There’s a gain switch, which will let you change between its High and Low gain, but I have it stuck on high, or rather, I never even considered using the low gain, but for those with very sensitive IEMs, it can come in handy. And for bassheads, or “fun” sound lovers, there’s a Bass switch which you can turn on, which will thicken the sound a bit, and give you a little extra push in the lows.
The battery is the same as you see in flagship smartphones, and when using Q5s in USB mode, I was able to achieve about 8 hours on USB, 9 hours on Coax, 20 Hours in Aux Mode, and 8 hours in BT Mode. This is really close to FiiO’s own numbers, and the reason I got slightly lower numbers may be because I tested Q5s on almost full volume at all times. I know it does no service for my hearing, but listening to music is just too fun this way.
Even so, there’s an auto shutdown function, if no input is detected for 10 minutes. Speaking of automatic features, Q5s can detect the power output of your computer’s USB ports, so it will know how much to charge. The same happens when connecting it to a smartphone, and it won’t drain the smartphone’s battery. With a full compatibility with USB 1.0 and 2.0, you can use Q5s even without USB drivers.
In practice, I would like to notice that it does get warm during usage, but it works pretty well. The USB port being microUSB is outdated at this point, but happily, FiiO includes Type-C connectors with all their other recent products, like BTR5, FiiO M11, FiiO K3, FiiO K5 PRO, and FiiO EH3NC. Pretty much everything else from FiiO comes with Type-C, but to offer proper compatibility with older FiiO Modules that worked for Q5 and X7mkii, they extended the support to include microUSBs port instead.
I experienced no dropouts on Bluetooth, and I also experienced something pleasant, but FiiO products are the ones that are best integrated with ROON and TIDAL, so if you’re looking at doing a lot of streaming, don’t worry and go with FiiO, they always go big with software.
The sound of Q5s is fuller, warmer in the mids, compared to Q5, but also more linear, from top to bottom, which means that there’s less treble presence, as well as less bass. Q5s treble is wetter than Q5, which makes things smoother, more refined than the older version. This makes bands like Dance Gavin Dance sound much more musical, and especially Tilian’s voice can sound sweeter and more harmonious with Q5s.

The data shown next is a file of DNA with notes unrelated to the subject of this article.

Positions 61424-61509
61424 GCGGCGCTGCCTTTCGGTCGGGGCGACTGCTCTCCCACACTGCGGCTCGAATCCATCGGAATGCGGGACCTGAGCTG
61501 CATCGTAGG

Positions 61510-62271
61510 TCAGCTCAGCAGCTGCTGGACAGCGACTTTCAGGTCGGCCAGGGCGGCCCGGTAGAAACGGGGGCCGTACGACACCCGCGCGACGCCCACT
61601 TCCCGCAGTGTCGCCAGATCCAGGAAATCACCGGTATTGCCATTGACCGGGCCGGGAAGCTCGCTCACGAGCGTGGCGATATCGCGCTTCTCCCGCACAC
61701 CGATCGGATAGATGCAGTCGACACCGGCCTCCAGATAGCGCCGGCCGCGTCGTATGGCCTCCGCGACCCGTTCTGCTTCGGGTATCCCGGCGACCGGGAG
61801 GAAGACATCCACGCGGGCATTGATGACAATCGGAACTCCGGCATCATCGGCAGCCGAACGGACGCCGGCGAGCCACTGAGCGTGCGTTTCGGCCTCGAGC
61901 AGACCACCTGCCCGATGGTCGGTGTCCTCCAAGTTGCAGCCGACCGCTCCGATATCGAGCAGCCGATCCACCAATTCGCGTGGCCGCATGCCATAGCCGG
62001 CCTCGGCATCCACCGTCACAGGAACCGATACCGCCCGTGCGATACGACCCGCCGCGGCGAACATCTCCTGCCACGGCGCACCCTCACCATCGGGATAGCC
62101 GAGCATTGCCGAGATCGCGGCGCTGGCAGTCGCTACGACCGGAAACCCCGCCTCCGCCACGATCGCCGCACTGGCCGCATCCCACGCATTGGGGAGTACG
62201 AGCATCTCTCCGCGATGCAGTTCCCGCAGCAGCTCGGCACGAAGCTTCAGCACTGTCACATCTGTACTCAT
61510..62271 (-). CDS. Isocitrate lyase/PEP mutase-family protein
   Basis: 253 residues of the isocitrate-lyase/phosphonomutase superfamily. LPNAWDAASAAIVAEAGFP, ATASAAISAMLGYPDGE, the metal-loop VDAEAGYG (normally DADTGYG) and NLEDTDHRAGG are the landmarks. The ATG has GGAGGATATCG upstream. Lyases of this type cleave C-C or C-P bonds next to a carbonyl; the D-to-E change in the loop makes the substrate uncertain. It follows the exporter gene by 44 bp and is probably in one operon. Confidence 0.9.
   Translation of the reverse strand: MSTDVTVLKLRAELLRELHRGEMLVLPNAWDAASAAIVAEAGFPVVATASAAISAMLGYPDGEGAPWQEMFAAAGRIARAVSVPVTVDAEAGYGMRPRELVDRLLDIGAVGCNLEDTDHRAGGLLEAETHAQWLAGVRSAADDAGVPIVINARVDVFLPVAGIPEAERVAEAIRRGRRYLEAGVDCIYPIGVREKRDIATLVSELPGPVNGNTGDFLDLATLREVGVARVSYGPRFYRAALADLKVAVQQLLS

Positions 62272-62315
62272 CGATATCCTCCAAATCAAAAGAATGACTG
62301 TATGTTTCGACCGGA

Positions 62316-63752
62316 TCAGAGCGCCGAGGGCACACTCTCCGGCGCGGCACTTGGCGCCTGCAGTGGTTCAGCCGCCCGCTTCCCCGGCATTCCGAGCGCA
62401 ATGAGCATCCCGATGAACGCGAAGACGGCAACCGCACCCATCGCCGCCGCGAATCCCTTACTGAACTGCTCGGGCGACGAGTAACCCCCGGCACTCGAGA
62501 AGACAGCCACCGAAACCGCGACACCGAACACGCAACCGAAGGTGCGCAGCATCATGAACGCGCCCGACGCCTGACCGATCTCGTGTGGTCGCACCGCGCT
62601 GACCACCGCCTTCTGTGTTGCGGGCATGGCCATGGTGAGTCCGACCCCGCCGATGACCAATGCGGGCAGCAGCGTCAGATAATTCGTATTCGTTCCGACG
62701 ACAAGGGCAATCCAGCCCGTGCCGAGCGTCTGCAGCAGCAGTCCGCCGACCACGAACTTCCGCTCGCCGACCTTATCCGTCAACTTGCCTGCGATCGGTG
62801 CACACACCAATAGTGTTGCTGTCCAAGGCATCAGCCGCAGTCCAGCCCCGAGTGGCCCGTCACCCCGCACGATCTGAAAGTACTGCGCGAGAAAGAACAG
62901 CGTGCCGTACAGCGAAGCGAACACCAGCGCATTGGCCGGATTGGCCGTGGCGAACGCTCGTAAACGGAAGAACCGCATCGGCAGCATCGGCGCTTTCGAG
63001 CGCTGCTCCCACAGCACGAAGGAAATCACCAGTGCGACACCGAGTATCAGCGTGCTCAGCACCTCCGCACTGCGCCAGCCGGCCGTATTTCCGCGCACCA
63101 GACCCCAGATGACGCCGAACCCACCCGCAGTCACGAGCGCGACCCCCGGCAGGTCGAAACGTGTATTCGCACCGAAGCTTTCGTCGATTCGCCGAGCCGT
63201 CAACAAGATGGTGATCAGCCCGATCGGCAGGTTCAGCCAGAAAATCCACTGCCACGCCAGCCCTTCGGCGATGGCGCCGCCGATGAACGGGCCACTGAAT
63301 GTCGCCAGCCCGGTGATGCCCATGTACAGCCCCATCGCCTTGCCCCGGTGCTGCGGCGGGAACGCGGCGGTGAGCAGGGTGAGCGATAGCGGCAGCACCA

The bass was stronger and had more punch / presence with the older Q5. Q5s tend to be more linear, and this may be caused by the fact that the older AK4490EQ chip sounded fuller and more punchy in all implementations, than the newer AK 4493EQ. To put it better, it is not the presence that was changed, but everything is softer, including the hard edges on textures, which makes music more musical, and more pleasant to listen to, more natural. In return, this also kills some of the impact and punch the older Q5 had. 1
The transition between the bass and the mids is more coherent on Q5s, with a softer overall presentation of everything, where Q5 had a soft mid, but a pretty strong bass. The vocals and everything felt more forward and less forgiving on Q5, and things are more forgiving, less forward, less harsh on q5s, but this makes Q5s less engaging by nature, and you’re slower to start tapping your hand with your music, since it all sounds much easier, more fluid, more refined.
The treble is also rich on Q5s, it is fluid, clean, sparkly, there is excellent detail, but it bears less punch, less dynamics, there’s more detail to be heard, with a more mature presentation. If you like a musical, natural presentation, Q5s went in the right direction. It will work really well for anything that you want to sound musical, the only exception being diehard grindcore fans, who may want their sound more abrasive, or at least as abrasive as possible.